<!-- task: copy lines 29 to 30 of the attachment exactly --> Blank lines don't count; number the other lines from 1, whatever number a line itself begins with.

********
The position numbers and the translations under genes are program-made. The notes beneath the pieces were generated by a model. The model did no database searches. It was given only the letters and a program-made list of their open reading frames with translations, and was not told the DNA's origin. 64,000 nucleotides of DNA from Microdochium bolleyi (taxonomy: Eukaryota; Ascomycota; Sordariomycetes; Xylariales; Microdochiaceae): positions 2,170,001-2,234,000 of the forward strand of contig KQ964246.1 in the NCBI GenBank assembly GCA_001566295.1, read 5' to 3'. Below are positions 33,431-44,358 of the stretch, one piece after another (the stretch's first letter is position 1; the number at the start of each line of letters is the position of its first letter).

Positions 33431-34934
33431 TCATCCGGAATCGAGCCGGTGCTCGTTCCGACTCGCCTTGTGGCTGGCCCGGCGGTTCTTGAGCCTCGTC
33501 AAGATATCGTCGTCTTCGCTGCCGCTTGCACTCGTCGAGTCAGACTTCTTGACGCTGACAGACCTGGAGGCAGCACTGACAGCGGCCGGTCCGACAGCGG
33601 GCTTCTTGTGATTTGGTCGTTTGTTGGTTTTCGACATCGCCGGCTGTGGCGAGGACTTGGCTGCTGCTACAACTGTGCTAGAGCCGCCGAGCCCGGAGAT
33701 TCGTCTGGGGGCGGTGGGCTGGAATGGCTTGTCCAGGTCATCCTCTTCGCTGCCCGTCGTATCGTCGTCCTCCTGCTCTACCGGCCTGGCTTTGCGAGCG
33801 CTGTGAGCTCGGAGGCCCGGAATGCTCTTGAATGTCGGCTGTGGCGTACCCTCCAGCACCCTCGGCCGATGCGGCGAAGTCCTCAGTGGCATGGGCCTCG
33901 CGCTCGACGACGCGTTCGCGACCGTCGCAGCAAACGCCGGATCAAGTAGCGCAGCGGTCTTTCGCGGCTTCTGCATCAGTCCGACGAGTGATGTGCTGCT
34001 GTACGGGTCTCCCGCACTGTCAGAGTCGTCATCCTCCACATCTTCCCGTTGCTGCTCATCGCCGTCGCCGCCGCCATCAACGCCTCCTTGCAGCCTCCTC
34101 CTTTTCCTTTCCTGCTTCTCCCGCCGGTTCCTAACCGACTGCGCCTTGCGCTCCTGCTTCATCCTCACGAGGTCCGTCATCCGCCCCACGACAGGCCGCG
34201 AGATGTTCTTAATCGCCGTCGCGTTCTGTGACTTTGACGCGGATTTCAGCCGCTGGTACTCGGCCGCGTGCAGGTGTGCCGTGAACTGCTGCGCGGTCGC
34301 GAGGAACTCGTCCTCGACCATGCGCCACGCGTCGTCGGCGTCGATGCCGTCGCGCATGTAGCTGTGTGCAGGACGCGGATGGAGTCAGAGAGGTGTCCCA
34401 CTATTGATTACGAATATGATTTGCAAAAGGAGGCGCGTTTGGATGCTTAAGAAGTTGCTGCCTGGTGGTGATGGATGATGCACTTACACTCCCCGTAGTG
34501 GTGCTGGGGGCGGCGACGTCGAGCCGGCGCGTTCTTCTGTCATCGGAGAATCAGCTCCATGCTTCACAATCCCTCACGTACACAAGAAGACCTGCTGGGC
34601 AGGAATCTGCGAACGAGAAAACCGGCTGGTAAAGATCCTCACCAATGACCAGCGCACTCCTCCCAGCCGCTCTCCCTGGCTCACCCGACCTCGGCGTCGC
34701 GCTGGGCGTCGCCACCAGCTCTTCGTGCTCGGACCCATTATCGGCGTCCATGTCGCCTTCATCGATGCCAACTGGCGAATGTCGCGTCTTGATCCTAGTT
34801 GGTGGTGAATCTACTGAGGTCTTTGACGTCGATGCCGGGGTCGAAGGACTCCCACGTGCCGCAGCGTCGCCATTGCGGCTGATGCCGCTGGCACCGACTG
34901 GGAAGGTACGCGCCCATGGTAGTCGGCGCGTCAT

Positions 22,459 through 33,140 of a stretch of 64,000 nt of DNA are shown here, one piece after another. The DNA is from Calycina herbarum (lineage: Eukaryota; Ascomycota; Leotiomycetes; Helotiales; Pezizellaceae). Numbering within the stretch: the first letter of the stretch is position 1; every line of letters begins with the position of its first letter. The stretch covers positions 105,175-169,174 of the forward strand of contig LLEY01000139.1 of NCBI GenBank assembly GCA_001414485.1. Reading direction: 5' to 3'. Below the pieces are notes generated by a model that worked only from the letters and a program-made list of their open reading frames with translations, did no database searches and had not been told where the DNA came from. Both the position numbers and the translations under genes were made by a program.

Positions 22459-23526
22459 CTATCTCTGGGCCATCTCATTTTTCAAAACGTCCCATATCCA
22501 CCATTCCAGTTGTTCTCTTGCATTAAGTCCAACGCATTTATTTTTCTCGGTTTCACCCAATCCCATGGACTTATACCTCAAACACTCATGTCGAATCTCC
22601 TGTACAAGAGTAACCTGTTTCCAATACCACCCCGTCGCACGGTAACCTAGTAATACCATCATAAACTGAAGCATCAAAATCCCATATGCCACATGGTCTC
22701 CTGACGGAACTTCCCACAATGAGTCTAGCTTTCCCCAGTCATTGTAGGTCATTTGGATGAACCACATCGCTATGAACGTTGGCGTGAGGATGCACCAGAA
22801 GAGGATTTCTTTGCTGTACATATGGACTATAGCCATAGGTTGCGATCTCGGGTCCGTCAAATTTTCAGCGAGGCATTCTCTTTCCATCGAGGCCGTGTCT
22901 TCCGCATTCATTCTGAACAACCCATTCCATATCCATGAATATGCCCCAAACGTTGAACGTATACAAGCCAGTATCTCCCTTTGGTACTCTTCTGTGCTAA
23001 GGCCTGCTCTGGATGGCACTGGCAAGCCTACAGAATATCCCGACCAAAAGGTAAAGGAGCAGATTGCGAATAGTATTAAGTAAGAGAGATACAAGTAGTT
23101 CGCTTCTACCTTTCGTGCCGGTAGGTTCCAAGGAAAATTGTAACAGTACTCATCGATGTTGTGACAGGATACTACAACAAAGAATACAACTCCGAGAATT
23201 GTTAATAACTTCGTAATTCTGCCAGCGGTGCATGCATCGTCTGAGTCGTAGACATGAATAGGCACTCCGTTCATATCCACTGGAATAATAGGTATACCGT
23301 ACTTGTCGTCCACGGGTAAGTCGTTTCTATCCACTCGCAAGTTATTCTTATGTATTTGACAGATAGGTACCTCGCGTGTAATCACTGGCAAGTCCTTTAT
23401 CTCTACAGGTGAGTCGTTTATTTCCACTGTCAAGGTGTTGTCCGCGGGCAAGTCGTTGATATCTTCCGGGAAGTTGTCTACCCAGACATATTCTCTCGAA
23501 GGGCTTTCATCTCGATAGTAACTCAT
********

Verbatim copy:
23201 GTTAATAACTTCGTAATTCTGCCAGCGGTGCATGCATCGTCTGAGTCGTAGACATGAATAGGCACTCCGTTCATATCCACTGGAATAATAGGTATACCGT
23301 ACTTGTCGTCCACGGGTAAGTCGTTTCTATCCACTCGCAAGTTATTCTTATGTATTTGACAGATAGGTACCTCGCGTGTAATCACTGGCAAGTCCTTTAT